Yes, the postbac grades include all undergrad coursework after your first bachelor's degree. The postbac section of AMCAS counts toward your undergrad cumulative and BCPM GPAs. AMCAS includes Freshman, Sophomore, Junior, Senior, Postbac, and Graduate sections. All of these, except for Graduate, will contribute to your undergrad GPA.
sunnyjohn said:
4. Does anyone recommend I take classes of the AMCAS course classification list in the Bio, Chem, Math and Physics list just to improve my BCPM GPA?
Well don't take courses just to improve your bcpm. I would take courses that allow you to improve your bcpm and will help you in your pursuit to be a physician.

I wouldn't just go down AMCAS' list and see what AMCAS recommends. For example, AMCAS places Kinesiology outside of the BCPM, but my current school offers Kinesiology through the biology department. If I took the course (which requires physics and several biology prerequisites), I could reasonably classify it under my bcpm. My relative that graduated from Notre Dame took upper division bio courses like AIDS that counted toward his bcpm. Depending on the school you might even be able to find something interesting like DNA Recombination or Tumor Biology.

I think the best idea and most helpful way to prepare for med school would be to take upper division bio courses relevant to the basic sciences (physiology, anatomy, neuroscience, embryology, genetics, immunology, microbiology, etc.).
sunnyjohn said:
5. I spotted a bunch of Biotechnology classes at a cc on Saturdays. Since Biotech classes are on that course classification list in the Biology group, should I take these just to improve my BCPM gpa? They are cheap, they won't take up much of my time, I like working in the lab. (Yeah yeah I know community college, most adcom's pooh-pooh them, but I am trying to bump up a really bad GPA. CC would only be a first step.)
If you're pretty sure that the courses will go on your BCPM, I don't see how it would hurt as long as it's a first step. It might even add some uniqueness to your application. But make sure you do well--you should not accept less than an A if you're taking CC courses.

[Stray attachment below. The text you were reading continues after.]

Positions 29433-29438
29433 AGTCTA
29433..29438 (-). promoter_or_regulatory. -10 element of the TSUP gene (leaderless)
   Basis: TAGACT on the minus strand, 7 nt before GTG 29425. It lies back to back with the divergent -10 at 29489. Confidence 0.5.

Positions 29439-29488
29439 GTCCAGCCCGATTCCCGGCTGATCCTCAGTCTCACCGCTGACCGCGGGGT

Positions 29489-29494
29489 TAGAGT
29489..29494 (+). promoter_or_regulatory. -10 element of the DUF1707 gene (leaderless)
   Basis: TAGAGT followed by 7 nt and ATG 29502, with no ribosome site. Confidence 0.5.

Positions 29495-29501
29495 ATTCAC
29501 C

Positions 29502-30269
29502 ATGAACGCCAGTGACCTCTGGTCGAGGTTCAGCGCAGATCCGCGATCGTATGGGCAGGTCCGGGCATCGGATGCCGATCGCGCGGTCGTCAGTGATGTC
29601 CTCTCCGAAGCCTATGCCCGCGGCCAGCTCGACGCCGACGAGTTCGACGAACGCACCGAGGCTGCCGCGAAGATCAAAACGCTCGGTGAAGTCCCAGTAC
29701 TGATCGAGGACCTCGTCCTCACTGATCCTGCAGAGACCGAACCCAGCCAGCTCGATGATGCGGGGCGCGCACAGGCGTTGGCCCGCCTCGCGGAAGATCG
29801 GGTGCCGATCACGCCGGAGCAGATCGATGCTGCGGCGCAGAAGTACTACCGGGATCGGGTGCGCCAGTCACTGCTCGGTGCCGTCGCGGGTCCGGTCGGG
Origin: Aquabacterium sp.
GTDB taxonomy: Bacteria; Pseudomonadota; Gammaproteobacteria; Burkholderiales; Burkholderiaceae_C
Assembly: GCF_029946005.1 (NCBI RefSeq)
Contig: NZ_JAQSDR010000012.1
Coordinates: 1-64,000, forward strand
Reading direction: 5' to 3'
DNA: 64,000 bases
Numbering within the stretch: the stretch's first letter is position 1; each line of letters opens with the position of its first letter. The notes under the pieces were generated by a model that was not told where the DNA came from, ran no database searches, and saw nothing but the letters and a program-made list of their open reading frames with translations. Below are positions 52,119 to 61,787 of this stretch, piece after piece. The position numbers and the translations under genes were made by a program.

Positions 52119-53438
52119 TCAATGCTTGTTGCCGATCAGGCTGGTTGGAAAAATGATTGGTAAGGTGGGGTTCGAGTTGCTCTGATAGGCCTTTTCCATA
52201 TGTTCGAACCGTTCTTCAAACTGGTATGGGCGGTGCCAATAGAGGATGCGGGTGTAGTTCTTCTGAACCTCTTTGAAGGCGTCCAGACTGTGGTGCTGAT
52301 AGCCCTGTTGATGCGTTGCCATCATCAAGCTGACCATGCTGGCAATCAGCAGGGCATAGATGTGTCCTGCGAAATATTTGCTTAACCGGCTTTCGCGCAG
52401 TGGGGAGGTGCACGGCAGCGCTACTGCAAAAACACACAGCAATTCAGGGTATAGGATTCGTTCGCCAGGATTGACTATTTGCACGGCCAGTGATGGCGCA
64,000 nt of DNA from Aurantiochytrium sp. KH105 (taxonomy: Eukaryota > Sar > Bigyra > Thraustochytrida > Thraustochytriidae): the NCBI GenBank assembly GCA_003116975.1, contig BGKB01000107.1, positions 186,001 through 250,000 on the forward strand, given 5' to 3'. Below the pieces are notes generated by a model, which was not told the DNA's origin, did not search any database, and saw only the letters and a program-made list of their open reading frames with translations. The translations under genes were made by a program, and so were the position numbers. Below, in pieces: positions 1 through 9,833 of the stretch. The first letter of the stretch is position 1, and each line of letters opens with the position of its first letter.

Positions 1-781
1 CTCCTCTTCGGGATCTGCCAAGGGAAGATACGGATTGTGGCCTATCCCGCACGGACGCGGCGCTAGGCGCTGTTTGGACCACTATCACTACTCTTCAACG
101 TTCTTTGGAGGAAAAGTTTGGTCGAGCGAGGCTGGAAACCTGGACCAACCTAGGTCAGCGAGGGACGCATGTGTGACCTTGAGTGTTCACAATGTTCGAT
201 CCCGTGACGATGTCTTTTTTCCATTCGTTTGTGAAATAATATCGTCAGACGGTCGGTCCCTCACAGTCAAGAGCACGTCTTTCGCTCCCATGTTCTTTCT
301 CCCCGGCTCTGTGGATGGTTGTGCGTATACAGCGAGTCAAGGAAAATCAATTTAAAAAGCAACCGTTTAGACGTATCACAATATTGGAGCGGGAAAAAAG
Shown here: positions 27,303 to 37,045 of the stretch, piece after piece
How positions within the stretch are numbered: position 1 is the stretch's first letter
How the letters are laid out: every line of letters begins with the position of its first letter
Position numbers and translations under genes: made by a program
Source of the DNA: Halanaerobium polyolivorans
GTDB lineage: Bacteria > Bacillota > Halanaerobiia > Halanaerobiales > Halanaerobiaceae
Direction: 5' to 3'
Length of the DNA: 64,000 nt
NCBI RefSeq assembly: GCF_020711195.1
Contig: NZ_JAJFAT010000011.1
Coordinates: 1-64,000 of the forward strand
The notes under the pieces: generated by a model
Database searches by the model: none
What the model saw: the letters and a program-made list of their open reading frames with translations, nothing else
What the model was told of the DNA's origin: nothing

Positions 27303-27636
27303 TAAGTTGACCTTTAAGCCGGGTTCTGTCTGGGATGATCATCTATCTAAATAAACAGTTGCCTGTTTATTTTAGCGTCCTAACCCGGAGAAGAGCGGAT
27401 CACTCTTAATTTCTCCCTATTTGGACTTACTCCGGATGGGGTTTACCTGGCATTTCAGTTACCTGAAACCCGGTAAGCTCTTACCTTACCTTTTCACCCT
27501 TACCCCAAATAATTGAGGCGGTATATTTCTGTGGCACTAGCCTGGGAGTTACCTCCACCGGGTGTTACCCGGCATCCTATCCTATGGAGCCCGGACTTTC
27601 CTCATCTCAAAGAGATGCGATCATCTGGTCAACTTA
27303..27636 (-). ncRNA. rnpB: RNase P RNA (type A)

sunnyjohn said:
4. What is applied Mathematics?
According to some old stuff I saved from way back in the day...

Applied Mathematics emphasizes a career working (often in a team) with engineers, physicists, or programmers on problems to improve quality, design, productivity, or to decrease costs.
sunnyjohn said:
5. What other "easy" science class do you guys recommend? (Aside from Astronomy, which I know counts as physics)
I always thought math was pretty easy, but I haven't taken too many of those in college. What's easy is going to depend on your strengths, but I'd say look into psych departments and see if any courses with "neuro" or "bio" in the titles are fairly science oriented. In my experience, psych courses are cake.

You self-designate your bcpm courses on AMCAS. You could even take courses outside traditional deptartments (bio/chem/phys/math) to increase your BCPM provided these courses contain considerable bio/chem/physics/math. For example, you could include something like Neuroscience of the Brain/Brain and Behavior/Sensation and Perception in a psychology department or Epidemiology/Biostatistics from a public health department.
sunnyjohn said:
6. Am I shooting myself in the foot and possibly looking at grade inflation?

Yes I know many adcoms won't look at those cc grades, but I am desperate. I would of course take classes at a university as soon as I could get a few things in order (READ, Money).

I think I have become obsessed with the idea of improving my BCPM...

Agape. :p